WASHINGTON • Confronted with a plunge in its stock markets last year, China's central bank swiftly reached out to the US Federal Reserve, asking it to share its play book for dealing with Wall Street's Black Monday crash of 1987.
The July 27 e-mail from the People's Bank of China (PBOC) came with the subject line: "Your urgent assistance is greatly appreciated!" The plunge in the Shanghai Composite Index on the day was the biggest one-day fall since 2007 and, by then, the market had lost nearly a third of its value over six weeks.
In a message to a senior Fed staff member, the PBOC's New York-based chief representative for the Americas, Mr Song Xiangyan, pointed to the day's 8.5 per cent drop in Chinese stocks and said "my governor would like to draw from your good experience".
The messages, which Reuters obtained through an Freedom of Information Act request, show how alarmed Beijing has become over the deepening financial turmoil and offer a rare insight into one of the least understood central banks.
It is not known whether the PBOC had contacted the Fed to deal with previous incidents of market turmoil. The Chinese central bank and the Fed had no comment for Reuters. The exchanges also show that while the two banks have a collegial relationship, they might not share secrets even during a crisis. "Could you please inform us ASAP about the major measures you took at the time," Mr Song asked the director of the Fed's International Finance Division, Mr Steven Kamin, in the e-mail.
The message registered in Mr Kamin's account just after 11 am in Washington. Mr Kamin quickly replied from his Blackberry: "We'll try to get you something soon."
What followed five hours later was a 259-word summary of how the Fed worked to calm markets and prevent a recession after the S&P 500 stock index tumbled 20 per cent on Oct 19, 1987.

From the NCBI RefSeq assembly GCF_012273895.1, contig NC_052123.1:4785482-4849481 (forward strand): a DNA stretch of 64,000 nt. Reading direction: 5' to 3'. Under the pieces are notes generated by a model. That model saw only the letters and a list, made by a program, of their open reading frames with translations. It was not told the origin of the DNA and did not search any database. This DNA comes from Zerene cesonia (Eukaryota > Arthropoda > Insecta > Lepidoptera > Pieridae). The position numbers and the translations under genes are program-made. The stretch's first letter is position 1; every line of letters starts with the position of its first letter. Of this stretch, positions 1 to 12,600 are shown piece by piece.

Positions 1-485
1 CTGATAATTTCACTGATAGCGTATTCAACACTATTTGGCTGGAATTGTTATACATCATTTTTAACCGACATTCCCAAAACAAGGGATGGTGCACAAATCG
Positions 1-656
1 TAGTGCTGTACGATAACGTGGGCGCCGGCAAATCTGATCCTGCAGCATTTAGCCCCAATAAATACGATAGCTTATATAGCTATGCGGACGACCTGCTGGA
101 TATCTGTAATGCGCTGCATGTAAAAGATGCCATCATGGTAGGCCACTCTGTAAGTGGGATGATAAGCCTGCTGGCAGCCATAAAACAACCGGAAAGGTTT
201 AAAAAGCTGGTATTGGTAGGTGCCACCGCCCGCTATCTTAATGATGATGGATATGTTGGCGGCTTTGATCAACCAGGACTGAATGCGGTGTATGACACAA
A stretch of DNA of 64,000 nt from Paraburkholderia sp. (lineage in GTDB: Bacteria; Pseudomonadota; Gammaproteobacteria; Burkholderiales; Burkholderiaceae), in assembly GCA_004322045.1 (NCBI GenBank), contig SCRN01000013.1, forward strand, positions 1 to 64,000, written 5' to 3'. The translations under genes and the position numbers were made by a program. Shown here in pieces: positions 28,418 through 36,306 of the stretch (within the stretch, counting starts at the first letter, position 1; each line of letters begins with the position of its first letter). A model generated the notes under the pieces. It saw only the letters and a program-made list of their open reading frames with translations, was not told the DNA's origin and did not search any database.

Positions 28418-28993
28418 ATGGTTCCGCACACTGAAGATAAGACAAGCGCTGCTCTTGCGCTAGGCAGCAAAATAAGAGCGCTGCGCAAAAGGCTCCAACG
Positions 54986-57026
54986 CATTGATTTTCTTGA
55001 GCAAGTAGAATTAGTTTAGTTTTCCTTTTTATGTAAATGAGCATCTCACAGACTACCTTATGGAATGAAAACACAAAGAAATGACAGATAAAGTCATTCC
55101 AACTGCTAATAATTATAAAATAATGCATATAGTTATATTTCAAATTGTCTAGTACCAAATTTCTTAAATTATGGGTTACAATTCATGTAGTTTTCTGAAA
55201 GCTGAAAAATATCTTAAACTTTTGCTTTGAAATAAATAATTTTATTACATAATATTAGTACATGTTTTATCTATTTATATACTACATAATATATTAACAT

The Chinese market crash triggered steep declines across global markets. By the time Mr Song wrote to Mr Kamin, China had spent a month fighting a stock market slide. He told Mr Kamin the PBOC was particularly interested in the details of the Fed's use of repurchase agreements to temporarily inject cash into the US banking system in 1987. Within a few hours, the Fed sent China's central bank a trove of publicly available documents detailing the US central bank's actions. In 1987, the Fed contacted banks directly and encouraged them to meet "legitimate funding needs" of their customers, said Mr Kamin's e-mail to Mr Song.
Mr Kamin also sent notes to guide PBOC officials through the many dozens of pages of Fed transcripts, statements and reports attached to the e-mail. All had long been available on the Fed's website and it is unclear if they played a role in shaping Beijing's actions.
Fed policymakers started a two-day policy meeting the next day and took note of China's stock sell-off, said the meeting's minutes. Several said a Chinese economic slowdown could weigh on America.
In addition to its pledges and cajoling, the US central bank in 1987 eased collateral restrictions on Wall Street and tried to calm markets by intervening in trading earlier than normal. The US economy continued to grow, eventually entering recession in 1990.
The central bank in Beijing does not have as free a hand to conduct policy as does the Fed, which answers to the US Congress but operates independently from the administration.